A short history on sparking waters in Helsinki: Vadelmalimonaadia ja seltterivettä [Raspberry lemonade and Seltzer water] (2014) Kati Selänniemi. Pharmacists Edward Forsberg established the first sparkling water factory at Erottajankatu 4 in 1854. His venture expanded in 1865 as he was joined by seven pharmacists, who established the Apteekkarien Kivennäisvesitehdas Oy [Pharmasists Mineral Water Factory]. Around that time they started working with a some sort of carbonation technology which allowed them to produce artificial mineral waters. Here is a cute advert for their products and services. They also produced sparking wines, lemon sodas and offered sparkling water bathing treatments. According to this source (a collector of porcelain bottle caps) Apteekkarien Kivennäisvesitehdas was operation until 1959.
According to a 2020 article in Helsingin Sanomat (Pauli Jokinen), mineral waters were sold in kiosks as the water of the city wells was a health hazard. Most of the kiosks mentioned in the text are located around the city center boulevard and aimed for city bourgeoisie (I think this is why drinking bottled water is still considered fancy). If I understand it correctly, mineral waters were imported from abroad because they were safer to drink then local waters. When pharmacists learned how to manufacture them artificially they begun producing them from distilled water locally. Some of the waters in an old menu (provided by the Helsinki City Museum archives ) refer (or are from?) geological springs around Europe (Aachener, Emser, Pyrmonter, Selters, Vichy).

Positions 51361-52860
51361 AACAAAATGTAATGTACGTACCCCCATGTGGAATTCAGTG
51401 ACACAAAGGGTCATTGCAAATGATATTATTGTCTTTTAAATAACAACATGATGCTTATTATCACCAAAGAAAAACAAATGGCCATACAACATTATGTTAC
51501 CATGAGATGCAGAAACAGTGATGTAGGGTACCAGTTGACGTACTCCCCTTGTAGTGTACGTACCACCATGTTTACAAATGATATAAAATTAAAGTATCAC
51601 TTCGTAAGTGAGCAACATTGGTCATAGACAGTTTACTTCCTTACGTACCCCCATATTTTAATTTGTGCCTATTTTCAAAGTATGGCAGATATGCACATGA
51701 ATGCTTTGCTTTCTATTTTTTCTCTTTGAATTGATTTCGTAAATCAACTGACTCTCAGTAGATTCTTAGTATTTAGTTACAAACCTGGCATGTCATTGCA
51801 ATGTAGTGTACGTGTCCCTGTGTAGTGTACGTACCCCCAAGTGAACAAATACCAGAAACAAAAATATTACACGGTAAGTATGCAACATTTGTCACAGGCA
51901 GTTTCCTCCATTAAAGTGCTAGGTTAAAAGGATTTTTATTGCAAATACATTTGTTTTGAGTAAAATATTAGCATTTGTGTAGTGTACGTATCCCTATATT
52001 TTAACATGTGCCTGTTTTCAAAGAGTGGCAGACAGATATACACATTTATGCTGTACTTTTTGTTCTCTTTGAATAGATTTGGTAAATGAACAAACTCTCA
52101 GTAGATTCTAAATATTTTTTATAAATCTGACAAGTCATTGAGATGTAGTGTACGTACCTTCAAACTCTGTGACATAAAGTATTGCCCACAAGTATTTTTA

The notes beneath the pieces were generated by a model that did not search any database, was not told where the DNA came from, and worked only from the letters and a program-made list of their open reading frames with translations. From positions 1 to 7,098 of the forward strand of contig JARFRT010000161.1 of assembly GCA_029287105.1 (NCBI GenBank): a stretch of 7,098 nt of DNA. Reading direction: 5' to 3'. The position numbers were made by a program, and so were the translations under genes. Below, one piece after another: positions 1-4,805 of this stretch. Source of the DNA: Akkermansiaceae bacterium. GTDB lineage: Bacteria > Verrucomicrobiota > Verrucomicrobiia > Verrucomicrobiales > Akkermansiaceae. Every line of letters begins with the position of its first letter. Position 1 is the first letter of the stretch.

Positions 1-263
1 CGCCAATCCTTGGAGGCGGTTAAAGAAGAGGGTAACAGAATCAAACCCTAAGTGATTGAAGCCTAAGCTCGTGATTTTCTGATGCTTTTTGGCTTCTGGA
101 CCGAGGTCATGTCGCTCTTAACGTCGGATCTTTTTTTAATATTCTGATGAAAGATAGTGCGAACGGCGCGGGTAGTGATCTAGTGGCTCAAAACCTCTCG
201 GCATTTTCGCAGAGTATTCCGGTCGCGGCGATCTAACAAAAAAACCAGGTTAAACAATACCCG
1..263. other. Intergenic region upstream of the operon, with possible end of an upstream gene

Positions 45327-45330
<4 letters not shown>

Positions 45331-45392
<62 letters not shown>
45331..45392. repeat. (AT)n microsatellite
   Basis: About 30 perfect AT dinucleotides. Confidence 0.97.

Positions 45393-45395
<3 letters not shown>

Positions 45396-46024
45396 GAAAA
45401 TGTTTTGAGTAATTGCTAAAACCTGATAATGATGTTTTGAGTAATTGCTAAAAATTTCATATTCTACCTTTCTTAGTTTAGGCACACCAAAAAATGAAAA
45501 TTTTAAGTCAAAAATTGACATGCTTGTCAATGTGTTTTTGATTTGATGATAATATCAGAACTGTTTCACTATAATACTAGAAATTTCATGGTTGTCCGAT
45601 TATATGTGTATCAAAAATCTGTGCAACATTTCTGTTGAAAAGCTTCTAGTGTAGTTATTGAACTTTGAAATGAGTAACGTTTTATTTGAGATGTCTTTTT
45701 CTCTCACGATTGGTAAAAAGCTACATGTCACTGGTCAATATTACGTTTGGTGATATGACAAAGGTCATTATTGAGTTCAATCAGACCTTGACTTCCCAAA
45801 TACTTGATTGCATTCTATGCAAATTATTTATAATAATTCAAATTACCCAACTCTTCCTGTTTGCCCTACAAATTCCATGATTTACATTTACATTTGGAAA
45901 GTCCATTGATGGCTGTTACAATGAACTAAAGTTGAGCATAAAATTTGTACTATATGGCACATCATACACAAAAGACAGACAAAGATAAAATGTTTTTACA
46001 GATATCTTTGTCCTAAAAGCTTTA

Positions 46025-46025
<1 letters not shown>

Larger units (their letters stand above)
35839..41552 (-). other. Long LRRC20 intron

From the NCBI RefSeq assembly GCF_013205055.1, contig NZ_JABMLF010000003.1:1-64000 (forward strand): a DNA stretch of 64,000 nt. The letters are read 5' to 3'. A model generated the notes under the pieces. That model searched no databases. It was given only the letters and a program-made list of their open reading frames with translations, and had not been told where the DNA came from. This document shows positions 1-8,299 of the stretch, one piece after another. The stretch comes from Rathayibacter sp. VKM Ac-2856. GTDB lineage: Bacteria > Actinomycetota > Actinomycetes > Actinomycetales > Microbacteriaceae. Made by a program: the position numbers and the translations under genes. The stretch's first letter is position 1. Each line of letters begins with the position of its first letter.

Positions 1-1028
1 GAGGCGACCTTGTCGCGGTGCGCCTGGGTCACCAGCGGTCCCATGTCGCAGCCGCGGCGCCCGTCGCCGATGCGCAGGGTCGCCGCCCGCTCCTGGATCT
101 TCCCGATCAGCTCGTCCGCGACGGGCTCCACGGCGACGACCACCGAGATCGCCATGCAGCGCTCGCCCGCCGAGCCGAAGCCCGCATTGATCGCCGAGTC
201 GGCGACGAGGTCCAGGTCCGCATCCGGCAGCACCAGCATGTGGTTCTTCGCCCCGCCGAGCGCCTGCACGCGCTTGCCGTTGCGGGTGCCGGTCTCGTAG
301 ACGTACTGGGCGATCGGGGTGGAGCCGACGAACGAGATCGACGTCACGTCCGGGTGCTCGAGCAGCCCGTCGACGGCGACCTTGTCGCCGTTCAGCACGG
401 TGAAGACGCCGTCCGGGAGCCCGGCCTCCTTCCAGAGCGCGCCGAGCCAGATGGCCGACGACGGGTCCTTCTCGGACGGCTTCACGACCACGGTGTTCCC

Apparently there was a sparking water boom. They were associated with bath-houses, bathing culture and sold as remedies for different heath concerns. Myths of fountains with healing properties were commercialized early on. Fredrik Berndtson’s 1845 book Helsingfors för Resande, i synnerhet Bad- och Brunnsgäster (available in a library in Sweden) offers guidelines and recipes on how to treat oneself with water.
Mineral waters in Tampere share a similar history.
My gig at the Malmi cemetery has ended. I got an opportunity to leave the job thanks to a Art Promotion Center covid grant. The grant enables me to complete a writing job on Performance Pedagogy, start developing the Horse & Performance course for TEAK and prepare mineral water performances for the fall (which is going to be hella busy). I got the grant for making an interesting critique of the response creative culture in Finland had on the pandemic.
I miss the work a bit, it felt honest and the crew was fun. It was exhausting to work outdoors in +30C° weather / rain and doing artsy stuff as a sidejob took its toll on family life. The pay was pretty low too, so the grant feels like winning the lottery. I’ve slept and wept for two days. Artists in Finland often complain that government artists grants are too low. Sure, they are but considering the hours and physical exhaustion of the gardening job I’d take the grant life for life.